Saturday, 10 February 2018

Review | Lucky Girl by Amanda Maciel

Image and video hosting by TinyPicLucky Girl by Amanda Maciel
Published On: January 4, 2018 (Originally April 25, 2017)
Published By: Hodder
Genre: YA, Contemporary
Pages: 320
Format: eBook
Source: Netgalley
Rating: ★★★★★

Amazon | Goodreads

Rosie is a beautiful girl - and it's always been enough. Boys crush on her, men stare at her, girls (begrudgingly) admire her. She's lucky and she knows it. 
But it's the start of a new school year and she begins to realise that she wants to be more. Namely, she's determined to be better to her best friend, Maddie. So, when Maddie connects with a football player who Rosie was hooking up with, she's prepared to get over it in the name of friendship. Plus, someone even more interesting has moved to town. Rosie is drawn to Alex in a way she's never experienced before - and she is surprised to discover that, unlike every other guy, he seems to see more to her than her beauty. 
Then at a party one night, in the midst of a devastating storm, something happens that tears apart Rosie's life and forces her to face uncomfortable truths about reputation, identity, and what it means to be a true friend.

*A copy of this book was provided by the publisher via Netgalley in exchange for an honest review.*

Yes, you did read that right, I gave this book 5 stars! It is very rare for me to give out five star ratings but this book deserved it. I wasn't sure what to expect going into it as the synopsis wasn't giving a whole lot away, but it did intrigue me enough to want to know more. This book follows a not particularly likeable character and deals with some pretty hard-hitting topics, so really my opinion could have gone either way. However, I feel this is one of the best books I have read in a while.

I was so invested in this story and the characters in the book. I didn't want to put the book down while reading it, and in those times when I had to go and do other things, I couldn't stop thinking about this book and these characters. I wanted to stay in the story, I had to know what was going to happen and how Rosie, our main character, was going to deal with her situation. I felt like part of the story, I was living these horrible events right there alongside the characters.

I think the reason I loved this book so much, and why I found it such a powerful read, was due to the content covered. This book deals with the sexual assault of a girl with a bit of a reputation and focuses a lot on the slut-shaming we see within society. It was very difficult to read about how slut-shaming can be so detrimental in a situation like this, particularly in that victim blaming can become a real issue. It was very relevant to today's society, which made it even harder to read, and encouraged important conversations about the likes of slut-shaming and victim blaming. I am very impressed that such difficult topics were written about and handled so well.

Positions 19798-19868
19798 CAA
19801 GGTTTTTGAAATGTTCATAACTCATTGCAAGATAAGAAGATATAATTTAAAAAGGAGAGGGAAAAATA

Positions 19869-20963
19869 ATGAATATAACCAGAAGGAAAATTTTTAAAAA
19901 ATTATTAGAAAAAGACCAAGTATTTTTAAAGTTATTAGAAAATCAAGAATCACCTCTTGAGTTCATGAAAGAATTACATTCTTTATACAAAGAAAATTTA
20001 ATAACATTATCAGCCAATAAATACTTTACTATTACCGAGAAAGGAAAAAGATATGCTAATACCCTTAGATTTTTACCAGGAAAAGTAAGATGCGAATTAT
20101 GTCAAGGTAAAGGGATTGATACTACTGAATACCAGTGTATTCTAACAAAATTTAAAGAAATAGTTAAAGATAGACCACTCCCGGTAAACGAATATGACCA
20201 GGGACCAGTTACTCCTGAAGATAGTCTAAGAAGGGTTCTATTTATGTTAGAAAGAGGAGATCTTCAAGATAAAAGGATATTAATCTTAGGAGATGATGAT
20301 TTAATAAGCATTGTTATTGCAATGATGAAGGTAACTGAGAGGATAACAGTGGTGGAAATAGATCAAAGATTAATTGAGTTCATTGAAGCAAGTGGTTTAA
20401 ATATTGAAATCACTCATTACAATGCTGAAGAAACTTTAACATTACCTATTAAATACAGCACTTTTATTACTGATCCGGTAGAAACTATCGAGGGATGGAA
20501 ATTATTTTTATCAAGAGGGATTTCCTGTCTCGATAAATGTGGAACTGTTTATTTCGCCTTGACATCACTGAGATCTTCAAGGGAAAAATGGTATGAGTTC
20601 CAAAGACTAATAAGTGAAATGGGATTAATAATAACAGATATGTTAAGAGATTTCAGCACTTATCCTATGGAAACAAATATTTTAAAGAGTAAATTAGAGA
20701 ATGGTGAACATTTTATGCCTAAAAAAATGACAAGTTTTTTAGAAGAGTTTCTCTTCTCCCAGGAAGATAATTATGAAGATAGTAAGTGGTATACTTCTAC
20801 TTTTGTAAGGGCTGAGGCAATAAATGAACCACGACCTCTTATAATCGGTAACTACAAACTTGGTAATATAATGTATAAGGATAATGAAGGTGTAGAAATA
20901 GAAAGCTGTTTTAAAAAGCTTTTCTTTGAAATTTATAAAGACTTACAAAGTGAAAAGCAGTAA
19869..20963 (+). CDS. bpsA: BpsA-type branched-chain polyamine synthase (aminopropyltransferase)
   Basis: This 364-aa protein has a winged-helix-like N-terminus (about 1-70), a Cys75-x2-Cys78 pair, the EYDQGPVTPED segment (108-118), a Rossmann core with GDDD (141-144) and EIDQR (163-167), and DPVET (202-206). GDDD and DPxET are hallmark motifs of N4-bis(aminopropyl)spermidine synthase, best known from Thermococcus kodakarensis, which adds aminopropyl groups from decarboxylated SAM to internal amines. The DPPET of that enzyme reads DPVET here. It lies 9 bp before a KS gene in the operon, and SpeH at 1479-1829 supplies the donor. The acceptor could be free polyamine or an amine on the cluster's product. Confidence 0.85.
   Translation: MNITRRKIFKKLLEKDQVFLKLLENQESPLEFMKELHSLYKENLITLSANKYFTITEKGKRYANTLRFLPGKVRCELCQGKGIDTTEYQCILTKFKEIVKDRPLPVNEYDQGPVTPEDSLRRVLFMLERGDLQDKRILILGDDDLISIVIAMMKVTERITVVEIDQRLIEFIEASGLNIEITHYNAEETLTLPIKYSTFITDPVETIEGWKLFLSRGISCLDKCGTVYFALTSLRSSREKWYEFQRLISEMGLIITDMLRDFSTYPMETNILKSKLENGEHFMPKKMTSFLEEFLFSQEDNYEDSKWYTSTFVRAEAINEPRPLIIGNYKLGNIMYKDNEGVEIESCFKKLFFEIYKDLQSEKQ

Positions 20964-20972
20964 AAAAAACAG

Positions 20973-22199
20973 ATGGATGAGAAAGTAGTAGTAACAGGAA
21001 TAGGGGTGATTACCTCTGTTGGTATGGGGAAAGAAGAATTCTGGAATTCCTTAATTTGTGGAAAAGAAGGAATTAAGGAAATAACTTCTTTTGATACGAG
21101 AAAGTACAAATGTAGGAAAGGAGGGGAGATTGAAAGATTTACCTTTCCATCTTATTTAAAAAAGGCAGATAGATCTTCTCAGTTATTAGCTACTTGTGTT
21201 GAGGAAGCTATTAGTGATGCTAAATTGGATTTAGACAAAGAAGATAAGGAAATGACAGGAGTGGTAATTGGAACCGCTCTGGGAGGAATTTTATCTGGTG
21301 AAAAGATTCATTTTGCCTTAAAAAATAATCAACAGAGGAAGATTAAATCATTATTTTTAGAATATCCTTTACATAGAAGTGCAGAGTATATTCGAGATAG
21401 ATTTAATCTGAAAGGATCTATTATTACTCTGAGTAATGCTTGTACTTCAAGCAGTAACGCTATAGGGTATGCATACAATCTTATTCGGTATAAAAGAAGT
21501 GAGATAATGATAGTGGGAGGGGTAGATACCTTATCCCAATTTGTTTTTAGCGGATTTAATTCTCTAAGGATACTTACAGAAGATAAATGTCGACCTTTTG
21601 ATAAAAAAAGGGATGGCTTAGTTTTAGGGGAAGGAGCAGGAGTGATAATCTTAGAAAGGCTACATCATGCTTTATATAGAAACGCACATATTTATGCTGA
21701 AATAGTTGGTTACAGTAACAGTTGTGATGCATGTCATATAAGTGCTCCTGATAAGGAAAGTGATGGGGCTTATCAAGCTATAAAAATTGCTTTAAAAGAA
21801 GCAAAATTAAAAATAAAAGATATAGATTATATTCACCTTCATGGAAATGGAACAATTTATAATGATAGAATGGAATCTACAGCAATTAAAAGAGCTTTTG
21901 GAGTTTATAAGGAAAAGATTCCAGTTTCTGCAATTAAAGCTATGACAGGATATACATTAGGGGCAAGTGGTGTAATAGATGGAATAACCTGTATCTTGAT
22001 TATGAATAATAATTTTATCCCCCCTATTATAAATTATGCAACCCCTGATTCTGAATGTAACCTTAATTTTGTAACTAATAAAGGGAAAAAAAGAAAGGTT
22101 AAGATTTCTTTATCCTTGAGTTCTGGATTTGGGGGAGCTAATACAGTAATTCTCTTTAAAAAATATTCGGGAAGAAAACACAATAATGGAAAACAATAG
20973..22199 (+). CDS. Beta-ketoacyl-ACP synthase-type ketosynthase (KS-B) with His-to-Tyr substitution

Rosie herself was another reason I loved this book so much. Rosie is not a likeable character, she can be selfish and disregard the feelings of others. She is flawed in many ways, but she is very real. She felt like a genuine teenage girl, which made her easy to relate to and connect with. I actually saw much of myself in her, though I'm not sure that is something to really admit. Despite everything she faced throughout the book, she was incredibly strong and brave, and only grew as the book went on. Her strength and the way she faced the situation she found herself in, though heartbreaking, I found to be very empowering.

While there was, obviously, a fair bit of plot to this book, the characters are what really kept it going. As well as out main character, Rosie, there were many side characters who really added to the story. There is a very strong friendship theme running through the book, with tensions rising between Rosie and her best friend Maddie. Maddie was a character I had very mixed feelings about, however the friendship group was another aspect of the book I loved. The friendships felt very authentic and real, as did the tensions arising throughout the story. I particularly loved Rosie's friendship with her work colleague as not only was she a really lovely, genuine character, this illustrated that you can find friendships in places you least expected. I also really loved the family aspect of the book, particularly Rosie's strained yet sweet relationship with her younger sister.

Among all the drama taking place in Rosie's life, Amanda Maciel decided to throw a love interest into the mix. I found this a little strange at first and I wasn't sure how this would work with the story. I was worried this book might follow the 'love interest comes along and fixes all problems' trend, but was very glad to see this didn't happen. I really loved that what Rosie needed most was a friendship and that is what she got. Alex did not take away all of her problems, but rather helped her to see herself differently and really aided her character development. While I still don't really understand the relevance of his odd back story, I think Alex, and the romance element, ended up adding to the story rather than ruining it, as I had feared.

Overall, this was a very hard-hitting book, dealing with some very serious topics, particularly relevant to today's society. I found it both heart-breaking and empowering, particularly as the main character felt so real and easy to connect with. It was all too easy to put myself in her shoes and feel her emotional turmoil. I would highly recommend this book if you are looking for something to not only break your heart but make you think.

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